Fun Facts: 

  • It used to be a place of rocks, swamps, and terrible soil. About half a million cubic feet of soil was imported from the closest place they could find great soil – New Jersey
  • Due to budget cuts, the Park has had a few decades where mismanagement and bureaucratic issues contributed to the location almost falling into chaos, in the 30s and the 70s. Thankfully, fundraising bodies kept it alive through tough times
  • It was once home to thousands of sheep in the large Sheep Meadow area, from the 1860s until just after the Great Depression

3) Little Italy

Little Italy NYCBordered by SoHo, Tribeca, Lower East Side, Chinatown, and NoLita, it would be easy to understand if Little Italy could be forgotten about, with so many iconic downtown Manhattan neighborhoods around it. But Little Italy remains one of the most popular tourist destinations in New York City, and for good reason.

New York Italians played a huge part in shaping New York as we know it today, and there is nothing more Italian American than Little Italy. The neighborhood got its name due to the many Sicilian and Neapolitan immigrants that moved into the area in the 1880s. That Italian influence has lived on, morphing into a uniquely Italian New York experience that you can’t see, feel, or taste anywhere else.

So what is there to see and do in Little Italy? While Little Italy has recently shrunk because of the expansion of Chinatown, there is still plenty of Italian American authenticity to be seen and tasted down these streets to make all tourists on trips more than content. Some popular places include:

  • Di Palo’s: Di Palo’s is a grocery store that many consider the heart of Italian New York living. Just stepping in and taking a whiff of the air in the store is enough to breathe in an entire culture, with prosciutto bread, hand pulled mozzarella, and many other staple ingredients that make this place one of the few grocery stores that regularly has a line outside the door.
  • Grotta Azzurra: If you only have time for one restaurant for the “true Italian American experience”, then you’ve got to check out Grotta Azzurra. With a bustling atmosphere with bright lights and loud guests, this restaurant is a memorial, perfectly capturing the family-friendly attitude while serving up rustic and classic dishes that you won’t forget.
  • Italian American Museum: If you are looking for more than just food, the Italian American Museum is a must-see, with a photo gallery of the history and life of Little Italy. Unfortunately, the venue is currently under renovation and won’t be open until Spring 2021.
  • Rossi E and Company: Italian gifts, souvenirs, and novelties. For tourists looking to take home a piece of Little Italy with them, Rossi E and Company offers much better souvenirs than a perfect breadstick from your favorite Italian restaurant.

Fun Facts: 

  • Little Italy’s Lombardi’s Pizza is known as the first official US pizzeria, first opening its doors back in 1905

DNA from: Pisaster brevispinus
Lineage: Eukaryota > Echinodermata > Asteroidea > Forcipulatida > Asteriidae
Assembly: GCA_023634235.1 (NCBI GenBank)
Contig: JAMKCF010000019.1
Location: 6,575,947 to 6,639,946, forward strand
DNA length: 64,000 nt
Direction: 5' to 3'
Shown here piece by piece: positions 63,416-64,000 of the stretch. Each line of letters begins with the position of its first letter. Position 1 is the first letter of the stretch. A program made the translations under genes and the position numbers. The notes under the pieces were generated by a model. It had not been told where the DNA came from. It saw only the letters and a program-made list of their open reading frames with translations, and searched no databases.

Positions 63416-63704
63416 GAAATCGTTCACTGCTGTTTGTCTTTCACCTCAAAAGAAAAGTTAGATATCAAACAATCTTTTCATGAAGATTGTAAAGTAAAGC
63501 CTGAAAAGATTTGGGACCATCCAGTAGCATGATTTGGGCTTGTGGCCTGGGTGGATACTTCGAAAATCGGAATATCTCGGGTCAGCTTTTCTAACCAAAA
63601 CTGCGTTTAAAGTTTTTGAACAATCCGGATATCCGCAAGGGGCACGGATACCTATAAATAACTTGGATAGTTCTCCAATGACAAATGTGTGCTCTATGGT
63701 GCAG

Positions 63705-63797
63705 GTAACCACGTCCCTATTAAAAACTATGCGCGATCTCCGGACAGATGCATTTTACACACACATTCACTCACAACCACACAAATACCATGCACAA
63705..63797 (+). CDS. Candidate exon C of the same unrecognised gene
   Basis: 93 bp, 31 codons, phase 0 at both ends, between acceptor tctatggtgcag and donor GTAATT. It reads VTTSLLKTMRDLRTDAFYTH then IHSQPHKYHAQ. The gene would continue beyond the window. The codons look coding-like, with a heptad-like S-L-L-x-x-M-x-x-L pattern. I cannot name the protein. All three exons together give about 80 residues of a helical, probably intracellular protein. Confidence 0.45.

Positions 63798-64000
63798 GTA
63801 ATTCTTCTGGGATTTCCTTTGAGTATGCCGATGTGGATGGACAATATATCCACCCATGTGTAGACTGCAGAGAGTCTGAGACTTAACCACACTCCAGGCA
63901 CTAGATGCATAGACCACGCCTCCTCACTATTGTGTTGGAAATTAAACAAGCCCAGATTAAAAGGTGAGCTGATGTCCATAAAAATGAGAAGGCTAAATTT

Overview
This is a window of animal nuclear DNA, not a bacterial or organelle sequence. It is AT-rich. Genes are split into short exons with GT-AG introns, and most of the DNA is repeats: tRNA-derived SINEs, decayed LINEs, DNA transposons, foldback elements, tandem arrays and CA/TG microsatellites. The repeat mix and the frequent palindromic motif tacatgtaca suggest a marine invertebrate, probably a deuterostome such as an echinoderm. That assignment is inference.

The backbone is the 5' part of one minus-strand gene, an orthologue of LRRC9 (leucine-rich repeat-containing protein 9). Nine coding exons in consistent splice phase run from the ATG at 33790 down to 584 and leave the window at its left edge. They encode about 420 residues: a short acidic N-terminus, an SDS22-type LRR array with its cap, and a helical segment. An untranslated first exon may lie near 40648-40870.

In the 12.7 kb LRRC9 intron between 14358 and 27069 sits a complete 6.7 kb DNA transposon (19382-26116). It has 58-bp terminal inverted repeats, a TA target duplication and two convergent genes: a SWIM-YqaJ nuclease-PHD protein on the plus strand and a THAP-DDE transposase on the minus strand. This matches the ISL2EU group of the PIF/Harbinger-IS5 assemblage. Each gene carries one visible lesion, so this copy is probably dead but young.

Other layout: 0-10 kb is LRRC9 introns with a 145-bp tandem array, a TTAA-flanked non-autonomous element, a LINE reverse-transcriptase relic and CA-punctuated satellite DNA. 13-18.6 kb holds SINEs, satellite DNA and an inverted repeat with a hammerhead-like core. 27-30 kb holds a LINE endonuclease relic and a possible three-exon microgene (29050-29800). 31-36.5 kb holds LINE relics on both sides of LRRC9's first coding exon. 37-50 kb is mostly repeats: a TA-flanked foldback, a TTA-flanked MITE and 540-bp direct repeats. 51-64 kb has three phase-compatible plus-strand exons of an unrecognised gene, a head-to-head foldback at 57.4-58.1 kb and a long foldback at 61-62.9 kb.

• That spaghetti and meatballs dish you love so much? That was actually an invention of Little Italy’s southern Italian population!
  • The Italian American Museum is home to the famous Matteo family puppet shows, which entertained residents and visitors of New York from the 1920s to the 1950s

4) Metropolitan Museum of Art

The Metropolitan Museum of Art entrancePopularly known as the Met, the Metropolitan Museum of Art is one of the great wonders of the 21st century, housing perhaps the most massive collection of history under a single roof.

What’s great about the Met is that it has something for every senior in your class – no matter what part of history interests them the most, the Met has something to show. There is no other place on earth where you can experience tours on Egyptian tombs, Renaissance paintings, and Japanese samurai armor in a single day.

With thousands of pieces to see, it can be easy to get lost and miss the most popular attractions. Here are three rooms you need to explore during any Met trips. But with so many things to see, we advise you take several trips if you have the time:

  • Asian Art Collection: The Asian Art Collection takes up several mezzanine galleries, and for good reason. Displaying Asian art over various centuries and cultures, your senior students can see depictions of Asian life, culture, and religion (particularly Buddha) over huge spans of recorded human history. One stand-out piece is the “Water Stone” fountain by Isamu Noguchi.
  • The Temple of Dendur: Step into the only complete Egyptian Temple you can find in the Western Hemisphere at the Temple of Dendur. Originally built over 2000 years ago in ancient Egypt, the temple was disassembled after it was flooded, and given to the United States as a gift of recognition for their assistance.
  • The Greek and Roman Sculpture Court: As a hallmark of Western civilization, no senior student will ever find themselves bored surrounded by Greek and Roman sculptures and statues. This two-story hall is filled with objects from the ancient Greek and Roman empires, with statues, fountains, and an Etruscan chariot.